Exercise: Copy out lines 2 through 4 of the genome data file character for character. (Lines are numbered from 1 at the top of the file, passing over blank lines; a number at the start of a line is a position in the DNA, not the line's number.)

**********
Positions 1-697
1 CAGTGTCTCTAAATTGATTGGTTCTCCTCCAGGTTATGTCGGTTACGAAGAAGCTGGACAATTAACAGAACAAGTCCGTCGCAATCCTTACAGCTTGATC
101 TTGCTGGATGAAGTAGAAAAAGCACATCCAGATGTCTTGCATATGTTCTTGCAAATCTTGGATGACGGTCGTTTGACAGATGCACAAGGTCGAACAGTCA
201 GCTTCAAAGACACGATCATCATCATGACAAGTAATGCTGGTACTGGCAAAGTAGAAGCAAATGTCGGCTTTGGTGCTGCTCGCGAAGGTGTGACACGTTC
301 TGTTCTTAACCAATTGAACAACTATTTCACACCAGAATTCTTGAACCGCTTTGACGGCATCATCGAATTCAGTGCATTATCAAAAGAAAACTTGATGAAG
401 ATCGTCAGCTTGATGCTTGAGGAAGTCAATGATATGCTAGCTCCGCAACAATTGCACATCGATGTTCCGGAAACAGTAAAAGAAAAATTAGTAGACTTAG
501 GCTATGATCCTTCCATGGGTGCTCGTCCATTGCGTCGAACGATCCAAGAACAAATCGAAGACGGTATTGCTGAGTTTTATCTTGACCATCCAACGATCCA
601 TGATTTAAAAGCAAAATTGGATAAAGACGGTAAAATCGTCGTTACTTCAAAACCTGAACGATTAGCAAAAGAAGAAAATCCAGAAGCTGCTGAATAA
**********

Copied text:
1 CAGTGTCTCTAAATTGATTGGTTCTCCTCCAGGTTATGTCGGTTACGAAGAAGCTGGACAATTAACAGAACAAGTCCGTCGCAATCCTTACAGCTTGATC
101 TTGCTGGATGAAGTAGAAAAAGCACATCCAGATGTCTTGCATATGTTCTTGCAAATCTTGGATGACGGTCGTTTGACAGATGCACAAGGTCGAACAGTCA
201 GCTTCAAAGACACGATCATCATCATGACAAGTAATGCTGGTACTGGCAAAGTAGAAGCAAATGTCGGCTTTGGTGCTGCTCGCGAAGGTGTGACACGTTC